Resources - Summer 2014 Newsletter

Summer 2014 Newsletter


U.S. Environmental Protection Agency,

On May 6, 2014, the U.S. Environmental Protection Agency (EPA) released a web-based interactive tool, EnviroAtlas. The atlas is meant to help decision makers understand the implications of planning and policy decisions on ecosystems and the communities that depend on them for goods and services. Designed for everyone interested in the impacts of a decision, such as siting a new road or city park, EnviroAtlas is available to anybody with access to a computer and an internet connection. No special software is needed. EnviroAtlas integrates more than 300 separate layers of geospatial data from a variety of sources. Key components are an interactive map, a browser that shows linkages between ecosystems, the services they provide and human health, and resources including GIS and analysis tools. A video tutorial is available to guide people through the use of the interactive map. Developed through the collaboration of EPA; U.S. Geological Survey; U.S. Forest Service; other federal, state, and non-profit organizations; and several universities, this powerful web application lets users generate customized maps and images that show the condition of their local air, water and landscape; as well as population density and other demographic data. Not yet optimized for smartphone or tablet use, a mobile-friendly version is planned for the future.

Water and Business

Nature Climate Change, May 2014

The journal Nature Climate Change published a special issue containing a series of opinion papers on water challenges facing businesses from the risks associated with climate change, extreme weather and population growth. These four papers feature case studies and solutions available to businesses to effectively plan for a sustainable future. Peter Simpson discusses the need to integrate the expertise of water companies in local water management decision making. He presents a case study of strong investment in both infrastructure and business planning by a water company in a region heavily impacted by extreme weather. Water expert Arjen Hoekstrart analyzes the role of water in trade supply chains from a global perspective. She considers business participation in water stewardship and stresses the importance of the role of government, including oversight of water allocation and leadership in basin-level and international cooperation. Paul Kelly emphasizes the necessity of looking at adaptation measures that businesses can implement to ensure the sustainability of supply chains. Finally, in a case study drawn from India, Andy Wales recounts the story of making sustainable beer within a local supply chain in which the relationships between water, food, energy and local labor are seen as a nexus of resources. These articles in Nature Climate Change can be found at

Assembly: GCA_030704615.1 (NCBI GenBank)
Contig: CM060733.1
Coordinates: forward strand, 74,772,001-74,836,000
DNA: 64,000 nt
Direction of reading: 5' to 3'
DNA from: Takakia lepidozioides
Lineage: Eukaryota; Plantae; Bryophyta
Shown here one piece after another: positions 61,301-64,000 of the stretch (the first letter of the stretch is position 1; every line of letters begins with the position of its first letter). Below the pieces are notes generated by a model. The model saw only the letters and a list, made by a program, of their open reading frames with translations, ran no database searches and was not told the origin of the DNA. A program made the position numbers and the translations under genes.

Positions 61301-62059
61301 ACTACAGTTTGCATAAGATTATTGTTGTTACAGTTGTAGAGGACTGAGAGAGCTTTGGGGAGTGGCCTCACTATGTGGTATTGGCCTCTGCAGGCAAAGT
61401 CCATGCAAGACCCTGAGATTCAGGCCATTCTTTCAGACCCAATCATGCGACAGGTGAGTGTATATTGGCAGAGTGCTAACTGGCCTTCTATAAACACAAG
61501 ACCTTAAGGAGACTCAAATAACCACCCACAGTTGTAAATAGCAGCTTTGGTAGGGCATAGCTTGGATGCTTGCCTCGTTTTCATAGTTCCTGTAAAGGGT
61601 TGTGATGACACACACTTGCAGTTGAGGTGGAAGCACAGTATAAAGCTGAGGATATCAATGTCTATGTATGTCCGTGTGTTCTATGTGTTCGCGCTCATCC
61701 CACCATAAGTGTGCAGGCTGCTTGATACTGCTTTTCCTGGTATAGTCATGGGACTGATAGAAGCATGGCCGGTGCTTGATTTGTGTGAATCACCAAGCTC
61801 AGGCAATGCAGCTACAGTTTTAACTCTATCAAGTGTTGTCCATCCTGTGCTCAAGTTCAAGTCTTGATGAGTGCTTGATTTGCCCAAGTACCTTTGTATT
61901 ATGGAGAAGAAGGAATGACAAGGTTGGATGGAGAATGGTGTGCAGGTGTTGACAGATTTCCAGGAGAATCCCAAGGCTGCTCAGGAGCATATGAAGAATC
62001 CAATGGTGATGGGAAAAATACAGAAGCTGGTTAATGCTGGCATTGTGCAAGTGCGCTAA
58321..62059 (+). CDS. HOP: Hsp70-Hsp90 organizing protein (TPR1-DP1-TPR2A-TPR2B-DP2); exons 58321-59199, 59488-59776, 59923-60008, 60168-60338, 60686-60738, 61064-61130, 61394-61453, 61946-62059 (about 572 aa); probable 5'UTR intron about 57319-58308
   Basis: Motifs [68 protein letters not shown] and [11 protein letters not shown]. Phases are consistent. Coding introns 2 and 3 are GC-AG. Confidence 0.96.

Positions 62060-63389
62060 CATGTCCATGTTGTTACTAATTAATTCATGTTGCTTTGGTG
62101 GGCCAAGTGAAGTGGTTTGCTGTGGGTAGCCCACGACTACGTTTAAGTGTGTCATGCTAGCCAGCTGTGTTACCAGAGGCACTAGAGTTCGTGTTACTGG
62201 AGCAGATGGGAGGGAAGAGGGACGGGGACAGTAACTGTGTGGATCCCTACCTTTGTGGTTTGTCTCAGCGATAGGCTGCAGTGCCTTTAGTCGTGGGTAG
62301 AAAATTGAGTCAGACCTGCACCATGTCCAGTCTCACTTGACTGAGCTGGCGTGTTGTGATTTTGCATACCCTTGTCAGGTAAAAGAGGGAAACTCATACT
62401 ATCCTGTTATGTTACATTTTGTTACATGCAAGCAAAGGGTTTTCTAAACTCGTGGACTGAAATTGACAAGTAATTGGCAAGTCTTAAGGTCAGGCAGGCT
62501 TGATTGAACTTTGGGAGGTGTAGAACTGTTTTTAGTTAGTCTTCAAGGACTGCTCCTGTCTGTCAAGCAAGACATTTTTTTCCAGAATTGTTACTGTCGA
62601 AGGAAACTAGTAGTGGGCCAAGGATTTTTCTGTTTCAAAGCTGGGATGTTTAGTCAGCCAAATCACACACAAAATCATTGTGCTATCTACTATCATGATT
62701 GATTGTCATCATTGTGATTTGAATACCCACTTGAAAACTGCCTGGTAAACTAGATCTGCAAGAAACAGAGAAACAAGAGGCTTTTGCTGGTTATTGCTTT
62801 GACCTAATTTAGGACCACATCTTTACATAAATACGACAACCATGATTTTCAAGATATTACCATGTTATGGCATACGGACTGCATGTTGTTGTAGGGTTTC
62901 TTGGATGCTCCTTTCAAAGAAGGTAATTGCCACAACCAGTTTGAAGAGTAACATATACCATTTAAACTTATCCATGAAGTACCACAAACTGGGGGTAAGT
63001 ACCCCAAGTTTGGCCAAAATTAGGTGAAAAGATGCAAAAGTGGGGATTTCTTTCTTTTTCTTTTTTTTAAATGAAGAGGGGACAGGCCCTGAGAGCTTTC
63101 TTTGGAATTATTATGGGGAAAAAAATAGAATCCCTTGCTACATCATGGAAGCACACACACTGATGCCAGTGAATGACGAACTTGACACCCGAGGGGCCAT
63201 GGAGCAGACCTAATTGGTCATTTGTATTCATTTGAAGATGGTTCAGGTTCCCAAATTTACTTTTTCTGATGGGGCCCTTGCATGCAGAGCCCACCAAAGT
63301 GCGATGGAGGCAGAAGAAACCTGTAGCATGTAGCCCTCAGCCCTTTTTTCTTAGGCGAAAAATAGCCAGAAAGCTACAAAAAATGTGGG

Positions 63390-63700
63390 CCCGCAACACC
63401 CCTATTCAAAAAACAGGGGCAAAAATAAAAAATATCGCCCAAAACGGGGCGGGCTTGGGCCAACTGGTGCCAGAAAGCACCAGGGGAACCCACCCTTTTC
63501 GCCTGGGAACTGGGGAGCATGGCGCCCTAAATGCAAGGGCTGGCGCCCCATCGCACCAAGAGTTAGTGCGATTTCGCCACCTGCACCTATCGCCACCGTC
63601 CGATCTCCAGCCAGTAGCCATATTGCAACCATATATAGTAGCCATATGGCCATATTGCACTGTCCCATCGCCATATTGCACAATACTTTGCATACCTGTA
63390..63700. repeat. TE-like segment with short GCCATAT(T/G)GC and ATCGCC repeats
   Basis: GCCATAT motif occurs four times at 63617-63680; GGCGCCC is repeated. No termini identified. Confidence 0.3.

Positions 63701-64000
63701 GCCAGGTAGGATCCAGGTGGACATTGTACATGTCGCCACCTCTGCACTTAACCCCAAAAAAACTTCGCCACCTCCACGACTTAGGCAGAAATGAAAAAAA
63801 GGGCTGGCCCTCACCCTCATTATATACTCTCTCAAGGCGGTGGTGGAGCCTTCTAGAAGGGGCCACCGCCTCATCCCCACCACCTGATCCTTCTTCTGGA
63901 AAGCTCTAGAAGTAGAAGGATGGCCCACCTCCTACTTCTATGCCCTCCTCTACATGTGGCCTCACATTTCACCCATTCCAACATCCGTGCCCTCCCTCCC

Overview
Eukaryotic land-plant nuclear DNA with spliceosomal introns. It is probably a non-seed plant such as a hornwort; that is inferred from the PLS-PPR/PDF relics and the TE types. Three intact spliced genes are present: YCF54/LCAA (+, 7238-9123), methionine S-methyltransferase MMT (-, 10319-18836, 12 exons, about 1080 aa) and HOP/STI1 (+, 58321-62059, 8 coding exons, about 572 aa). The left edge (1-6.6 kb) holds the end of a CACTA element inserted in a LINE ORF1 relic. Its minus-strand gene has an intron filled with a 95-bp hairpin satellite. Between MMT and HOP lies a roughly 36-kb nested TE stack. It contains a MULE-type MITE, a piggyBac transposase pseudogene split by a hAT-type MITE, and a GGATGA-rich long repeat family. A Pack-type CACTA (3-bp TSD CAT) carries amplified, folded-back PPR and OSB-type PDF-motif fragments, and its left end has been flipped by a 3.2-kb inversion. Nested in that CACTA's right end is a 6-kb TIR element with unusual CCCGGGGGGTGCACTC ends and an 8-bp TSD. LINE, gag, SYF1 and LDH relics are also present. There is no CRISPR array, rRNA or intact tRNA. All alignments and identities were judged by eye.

Water Harvesting Assessment Toolbox

UA Water Resources Research Center,

The Desert Water Harvesting Initiative (DWHI), a program of the WRRC, recently released its new Water Harvesting Assessment Toolbox. This decision-support guide aims to help communities in the arid and semi-arid Southwest evaluate water harvesting as a strategy for meeting water resource challenges and providing multiple additional benefits, such as mitigating urban heat island effects, reducing energy costs and meeting stormwater quality regulations.

This prototype water harvesting decision guide was developed as part of a two-year research grant from the U.S. Bureau of Reclamation WaterSMART program and the Desert Landscape Conservation Cooperative. The Toolbox includes a narrated video presentation orienting users to water harvesting, linked web resources with further information, and several worksheets designed to help users develop an appropriate roadmap for implementing water harvesting in their communities.

Atlas of the Upper Gila River Watershed

Katie Banister, David Chan, Jessica M. Driscoll, Christopher Fullerton, Aaron Lien and Kelly Mott Lacroix, UA Water Resources Research Center, January 2014

This Atlas contains a baseline assessment of conditions in the Upper Gila River watershed. It includes information on the history, cultural and natural resources of the watershed, and how some of those resources have changes over the past few decades. The range of information it provides includes basic geography of the region: geology, soils, towns and roads, to changes in watershed conditions: land use, forest fires, population and groundwater levels. Organized as a comprehensive reference for quick access to available information, the Atlas can also be used as a starting point for watershed planning, because it provides a common base of data for stakeholders in the Upper Gila River watershed. The Atlas was assembled using a database with 62 unique geospatial datasets ranging from soil erodibility to instream flow right applications. It includes more than 20 original maps, as well as the first Automated Geospatial Watershed Assessment model for the Upper Gila River watershed. The Automated Geospatial Watershed Assessment model can be used to determine the impacts of changing land use characteristics on water resources, and maps showing key model outputs can be found in the last section of the Atlas. The Atlas can be accessed at